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Home | Programmes | Finnish Warrior 2020 Programme (FINLAND)

Finland flagFinnish Warrior 2020 Programme

Major Matti Honkela, Programme Manager for Finland’s Warrior 2020 outlines his country’s approach to soldier modernisation

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  Finland works closely with other countries' militaries and defence organizations, such as participation in NATO's combined Exercise Combined Endeavor and will continue to do so in the area of soldier modernisation © DoD
  Finland works closely with other countries' militaries and defence organizations, such as participation in NATO's combined Exercise Combined Endeavor and will continue to do so in the area of soldier modernisation © DoD

Q: What’s the goal of Warrior 2020?
A: The goal of the Warrior 2020 programme is to have a modern Soldier System in operational use by 2020. If we want to have the system operational and to be fielded for the troops by 2020, that will mean that the procurement has to be started by 2017. To avoid the “teething troubles” (technological problems) the testing with real prototypes (or even “pre-series” system) has to be started in 2014 (or even 2013.)

Q: What has been the development path for Warrior 2020?
A: Traditionally we have developed the soldier’s equipment/gear - uniform, load carriage equipment, combat belt, winter clothing, etc and then procured subsystems which were added to complete the system. Good examples of this approach are Soldier Equipment Model -91 and Soldier System M/2005. After introducing the M/2005, we decided to look at the next generation Soldier System (W2020) as a whole and not to rush its development.

The Warrior 2020 study was started at the beginning of 2006, just after introducing Soldier System M/2005. The first phase was to define operational requirements for the future and analyse what might be the major changes in future operations within the next 10 to 15 years. That basic work was done during 2006-2008. To be honest, this kind of process will continue throughout the definition and development phase.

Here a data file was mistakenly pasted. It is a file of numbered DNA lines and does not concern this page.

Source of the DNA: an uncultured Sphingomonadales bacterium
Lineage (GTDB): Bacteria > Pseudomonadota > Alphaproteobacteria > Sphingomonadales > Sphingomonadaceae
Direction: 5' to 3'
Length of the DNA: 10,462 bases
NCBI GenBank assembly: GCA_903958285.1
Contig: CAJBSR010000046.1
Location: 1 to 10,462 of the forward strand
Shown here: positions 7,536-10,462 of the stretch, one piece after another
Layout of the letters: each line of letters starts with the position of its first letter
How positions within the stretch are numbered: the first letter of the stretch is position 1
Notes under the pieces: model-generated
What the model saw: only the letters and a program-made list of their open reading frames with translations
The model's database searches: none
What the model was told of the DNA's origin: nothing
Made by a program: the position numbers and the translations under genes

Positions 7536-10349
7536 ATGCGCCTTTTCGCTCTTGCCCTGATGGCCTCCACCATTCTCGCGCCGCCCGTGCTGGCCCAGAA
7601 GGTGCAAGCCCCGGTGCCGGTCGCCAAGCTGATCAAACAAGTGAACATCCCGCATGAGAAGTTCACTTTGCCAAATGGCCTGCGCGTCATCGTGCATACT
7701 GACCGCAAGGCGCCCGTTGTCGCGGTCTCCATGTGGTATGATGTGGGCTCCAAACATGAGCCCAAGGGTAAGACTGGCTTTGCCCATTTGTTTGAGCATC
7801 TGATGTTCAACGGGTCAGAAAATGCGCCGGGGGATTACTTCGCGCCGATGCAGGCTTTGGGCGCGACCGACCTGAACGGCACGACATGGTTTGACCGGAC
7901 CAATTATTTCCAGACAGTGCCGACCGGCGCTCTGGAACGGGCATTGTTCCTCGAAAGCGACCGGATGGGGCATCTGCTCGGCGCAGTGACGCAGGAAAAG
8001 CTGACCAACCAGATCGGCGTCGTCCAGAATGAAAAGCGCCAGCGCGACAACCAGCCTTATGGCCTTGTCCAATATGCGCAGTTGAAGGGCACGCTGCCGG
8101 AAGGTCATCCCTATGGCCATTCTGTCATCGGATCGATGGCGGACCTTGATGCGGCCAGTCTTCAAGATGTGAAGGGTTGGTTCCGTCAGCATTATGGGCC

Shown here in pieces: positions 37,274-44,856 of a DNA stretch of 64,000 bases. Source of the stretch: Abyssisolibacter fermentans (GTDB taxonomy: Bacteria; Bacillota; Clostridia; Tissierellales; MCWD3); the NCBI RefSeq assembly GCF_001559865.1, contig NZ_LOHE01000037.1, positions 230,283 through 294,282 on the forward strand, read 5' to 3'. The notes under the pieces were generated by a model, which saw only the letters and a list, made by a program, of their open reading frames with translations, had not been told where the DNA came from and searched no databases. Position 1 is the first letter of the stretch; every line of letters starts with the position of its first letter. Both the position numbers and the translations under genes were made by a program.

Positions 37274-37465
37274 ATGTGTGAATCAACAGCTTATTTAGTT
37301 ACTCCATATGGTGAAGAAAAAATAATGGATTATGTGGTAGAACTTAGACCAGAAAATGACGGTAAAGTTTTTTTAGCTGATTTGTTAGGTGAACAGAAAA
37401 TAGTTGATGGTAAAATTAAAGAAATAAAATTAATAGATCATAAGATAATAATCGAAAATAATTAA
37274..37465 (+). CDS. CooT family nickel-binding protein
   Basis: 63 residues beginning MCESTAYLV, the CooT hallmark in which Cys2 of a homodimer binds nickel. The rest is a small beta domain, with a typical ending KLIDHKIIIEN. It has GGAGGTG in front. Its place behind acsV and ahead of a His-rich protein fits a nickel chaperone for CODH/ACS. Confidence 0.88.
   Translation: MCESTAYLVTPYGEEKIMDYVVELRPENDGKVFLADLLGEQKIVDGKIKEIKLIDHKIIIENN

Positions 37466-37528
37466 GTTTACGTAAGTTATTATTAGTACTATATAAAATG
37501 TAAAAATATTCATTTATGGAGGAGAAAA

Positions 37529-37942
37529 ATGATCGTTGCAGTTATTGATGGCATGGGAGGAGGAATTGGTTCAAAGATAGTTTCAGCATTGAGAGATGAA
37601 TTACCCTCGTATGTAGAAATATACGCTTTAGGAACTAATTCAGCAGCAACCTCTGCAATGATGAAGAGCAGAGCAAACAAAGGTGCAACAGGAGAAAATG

After studying the LOI countries Common Staff Target document – which was the rationale for the EDA’s CEDS (Combat Equipment for Dismounted Soldier) work – and finding lots of similarities in our own operational baseline document, we decided to join the CEDS programme. Since 2007 we have been developing the common staff requirements (CSR) within the framework of the EDA with eight other nations.

Q: What trialing has been done thus far to help formulate the requirement?
A: During 2006-2009 we have been testing the most modern subsystems which can be bought on the market for test purposes. This has helped us to understand the balance between:

  • Ballistic protection and weight
  • Situational awareness and complexity of the system
  • Effectiveness of weapon systems and other capabilities the soldier needs in his tasks

Consequently, we have procured different kinds of test equipment - ballistic protection, new weapon systems, Non Lethal ammunition, sensors and night vision devices, short range radios and range finders for test purposes and have been conducting field trials.

In June 2008 we started a study called SAWUI (Situational Awareness and Wearable User Interfaces) with our universities and research centres. The study will last two years (2008-2010) and the aim of SAWUI is to clarify:

  • What is the right level of information for the single soldier, squad leaders and platoon leaders
  • What information overloads him so as not to be able to fulfill the main task
  • How the information should be presented, based on his role on the battlefield

Next year we will start the so called Technology Program 2010 – Warrior (TP-W). TP-W will last three years (2010-2012) and is divided into four subprogrammes:

  • System integration and new energy sources
  • W2020 situational awareness
  • Sensor fusion and modern night sight/target acquisition system
  • Communication system for territorial units by using COTS components

The requirement is that all those sub-programmes mentioned above shall develop a prototype system for test purposes.

Q: Legacy equipment and the issues related to them figure strongly in all SMPs. What decisions have been made about existing equipment for Warrior 2020?